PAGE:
A little over twenty years ago, I got hired to do some grunt work renovating an old Kmart. This job was nobody’s dream, but I was pretty desperate. I was pregnant and trying hard to move out of town, and I needed to make as much money as I could before I got really unwieldy; and I needed to get hired somewhere before I started to show.
The job was awful. Just awful. Nine hours under fluorescent lights on my feet in a windowless cavern, and I had two chief duties: shoving metal shelves over tile, inch after screeching inch, and scrubbing gummy residue off walls where the signs used to be. The smell of the solvent made me sick and dizzy, and I worried constantly that the fumes, and strain of pushing those metal shelves, would kill my baby.
And there was something else. On the day I was hired, the manager’s computer kept freezing up, and he struggled to enter my information in his files. “I’ll have to enter her manually,” he said. My supervisor laughed and said, “I’d like to enter her manually.”
I was sitting right there, three feet away. Ten of my co-workers were sitting right there. All the men laughed. And then we went to work for the day. It did not occur to me to ask any of those men for lighter work, to accommodate me and my unborn child. I was 22 years old. It did not occur to me.
This memory came back to me today, for the first time in years. The question of Biden’s fitness for the presidency came up, and a vocally anti-Trump man told me that, if it comes down to it, I should “choose wisely” and support Biden. He admonished me to remember those who do not share my privilege. Biden, you see, may feel free to put his hands on women, to smell their necks and hair, to come up behind them like a snake, to use his power and wealth and fame and security as a free pass to the body of any women or girl who whets his appetite.
But he’s nowhere near as bad as Trump. And so women like me need to remember our duty and once again roll over for the man who thinks we’re here for his entertainment. Because we are desperate.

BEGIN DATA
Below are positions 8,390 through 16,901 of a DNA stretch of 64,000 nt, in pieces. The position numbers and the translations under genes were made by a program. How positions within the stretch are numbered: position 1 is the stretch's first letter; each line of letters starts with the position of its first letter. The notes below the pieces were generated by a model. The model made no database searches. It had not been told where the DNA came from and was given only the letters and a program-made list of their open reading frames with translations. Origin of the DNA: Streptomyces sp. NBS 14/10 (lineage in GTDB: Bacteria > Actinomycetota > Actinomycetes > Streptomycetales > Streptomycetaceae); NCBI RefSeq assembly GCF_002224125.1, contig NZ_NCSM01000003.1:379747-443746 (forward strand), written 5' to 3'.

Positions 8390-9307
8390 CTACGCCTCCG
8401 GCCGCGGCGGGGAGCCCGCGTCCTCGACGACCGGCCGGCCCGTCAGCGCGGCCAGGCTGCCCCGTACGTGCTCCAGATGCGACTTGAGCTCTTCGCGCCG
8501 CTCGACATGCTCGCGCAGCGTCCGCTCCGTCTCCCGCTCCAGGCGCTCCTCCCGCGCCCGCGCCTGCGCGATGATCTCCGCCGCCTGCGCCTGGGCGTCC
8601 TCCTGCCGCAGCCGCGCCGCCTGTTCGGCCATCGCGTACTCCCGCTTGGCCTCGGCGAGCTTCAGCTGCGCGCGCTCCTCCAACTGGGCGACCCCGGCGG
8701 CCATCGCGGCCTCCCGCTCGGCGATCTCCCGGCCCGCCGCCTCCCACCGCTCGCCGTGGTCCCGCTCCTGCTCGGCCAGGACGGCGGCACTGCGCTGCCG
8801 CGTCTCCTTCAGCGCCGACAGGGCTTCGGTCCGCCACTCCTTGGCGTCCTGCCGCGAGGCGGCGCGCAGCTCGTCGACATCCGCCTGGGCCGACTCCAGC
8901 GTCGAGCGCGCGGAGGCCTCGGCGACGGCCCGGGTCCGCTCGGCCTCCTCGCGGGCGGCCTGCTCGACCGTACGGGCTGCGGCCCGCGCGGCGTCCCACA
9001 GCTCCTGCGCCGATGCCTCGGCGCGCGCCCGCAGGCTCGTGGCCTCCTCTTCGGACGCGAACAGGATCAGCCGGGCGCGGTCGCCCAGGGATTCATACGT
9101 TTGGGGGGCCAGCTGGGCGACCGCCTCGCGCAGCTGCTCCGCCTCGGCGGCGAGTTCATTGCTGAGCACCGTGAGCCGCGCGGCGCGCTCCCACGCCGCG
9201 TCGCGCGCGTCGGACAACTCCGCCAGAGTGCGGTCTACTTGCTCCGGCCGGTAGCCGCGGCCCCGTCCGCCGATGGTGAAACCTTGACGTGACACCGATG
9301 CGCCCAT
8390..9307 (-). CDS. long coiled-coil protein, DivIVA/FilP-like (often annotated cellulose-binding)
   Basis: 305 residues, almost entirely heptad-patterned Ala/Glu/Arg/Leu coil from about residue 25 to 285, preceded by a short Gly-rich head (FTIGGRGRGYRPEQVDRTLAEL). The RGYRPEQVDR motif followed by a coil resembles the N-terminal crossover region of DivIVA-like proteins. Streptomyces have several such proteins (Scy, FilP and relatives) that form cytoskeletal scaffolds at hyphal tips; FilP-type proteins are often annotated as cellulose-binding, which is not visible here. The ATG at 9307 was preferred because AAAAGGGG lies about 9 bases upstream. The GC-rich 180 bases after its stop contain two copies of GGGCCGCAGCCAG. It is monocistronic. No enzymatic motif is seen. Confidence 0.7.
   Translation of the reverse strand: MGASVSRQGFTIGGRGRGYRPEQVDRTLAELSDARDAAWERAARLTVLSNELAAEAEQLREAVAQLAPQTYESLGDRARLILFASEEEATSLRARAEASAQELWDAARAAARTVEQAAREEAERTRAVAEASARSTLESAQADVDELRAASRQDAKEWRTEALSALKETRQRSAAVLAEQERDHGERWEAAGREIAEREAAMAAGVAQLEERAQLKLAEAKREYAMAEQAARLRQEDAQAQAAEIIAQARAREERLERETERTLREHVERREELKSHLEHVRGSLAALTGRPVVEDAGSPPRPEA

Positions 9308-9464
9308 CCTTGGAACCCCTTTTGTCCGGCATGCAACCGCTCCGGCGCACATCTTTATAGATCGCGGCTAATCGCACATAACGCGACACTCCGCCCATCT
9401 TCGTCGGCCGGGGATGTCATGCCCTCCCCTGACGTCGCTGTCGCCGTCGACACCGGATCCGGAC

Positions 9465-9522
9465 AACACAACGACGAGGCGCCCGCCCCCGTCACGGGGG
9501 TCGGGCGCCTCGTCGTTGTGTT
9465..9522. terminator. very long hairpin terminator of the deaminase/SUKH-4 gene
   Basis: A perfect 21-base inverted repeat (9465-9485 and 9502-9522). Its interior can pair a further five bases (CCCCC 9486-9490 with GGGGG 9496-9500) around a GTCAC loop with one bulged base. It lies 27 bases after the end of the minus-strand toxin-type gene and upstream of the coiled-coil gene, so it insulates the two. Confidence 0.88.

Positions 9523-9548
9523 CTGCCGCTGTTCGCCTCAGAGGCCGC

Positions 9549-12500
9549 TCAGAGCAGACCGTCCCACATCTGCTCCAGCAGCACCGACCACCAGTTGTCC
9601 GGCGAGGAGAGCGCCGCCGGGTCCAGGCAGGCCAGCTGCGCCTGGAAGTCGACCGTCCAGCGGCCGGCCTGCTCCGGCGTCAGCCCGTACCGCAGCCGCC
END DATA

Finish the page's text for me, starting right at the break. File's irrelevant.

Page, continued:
The truth is, I am privileged. When I got out of work at Kmart, I would scour the want ads, and pretty soon I found something better: a job making sandwiches at Subway. It was a pay cut, but I leaped at the chance, because I had to get out of that place where I never felt safe. There was another pregnant young woman working on the renovation, and I doubt she even realized she had another choice. She had no one on her side. The father of her child was long gone. Her face was blank and bewildered as she worked, and she didn’t even flinch when the men talked about her and her belly.
When I gave my notice at Kmart and mentioned my fears about the fumes, someone said, “Oh, she just doesn’t want to work.” That was not true. I did want to work. But at my new job, my boss was a woman who expected us to do our jobs . . . and that was all. And it felt like pure, intoxicating freedom to be able to simply put on my apron, wash my hands, and begin my routine without that constant prickle of terror and shame that comes with being vulnerable for nine straight hours every day.
How many anti-Trumpers spent a delicious season thrashing around in the warm, shallow waters of the #metoo movement, preening themselves on their righteous indignation in defense of the vulnerable? But when it comes down to it, if Biden raises enough money and grins his way into enough votes, they’ll give him the nomination and they’ll tell women it’s their duty to be quiet, it’s their duty to be docile, it’s their duty to be forgiving, it’s their duty to take one for the team.
I talked about shame. That’s part of the power of the sexual predator: He knows his victim will feel shame, and that will make her less able to fight. Less willing to fight. More likely to tell herself, “It’s not so bad. I can put up with this. Why am I making a fuss? It could be so much worse . . . ”
Biden is just an old school perv who refuses to take responsibility for his perviness. Is he as bad as Trump? Of course not — not by magnitudes of awfulness. But the real question is, are democrats as bad as republicans?
I long ago abandoned the idea that the political party of family values actually cares for either family or values. The republicans have made it clear, over (Trump) and over (Roy Moore) and over (Kavanaugh) again, that women and their suffering and their alarm and their shame do not matter. What matters is power; and women are expected not only not to fuss, but to take part in their own degradation for the good of the party.
But what about the DNC? Are they any different? Here we are, still months away from the nomination, and democrats are already clearing their throats to make exactly the same point as the GOP made: It’s power that matters, not the vulnerable. Biden isn’t so bad. You can put up with this. Why are you making a fuss? It could be so much worse . . .
Now stay still while we enter you manually.
Pay close attention, women: The democratic party is not your friend. They do not care about your dignity as a person. They care about power, and if the fates invest an old school perv with that power, then that’s who they will nominate. Brace yourself, because another election bus is bearing down on us, and your friends in the DNC will throw you under.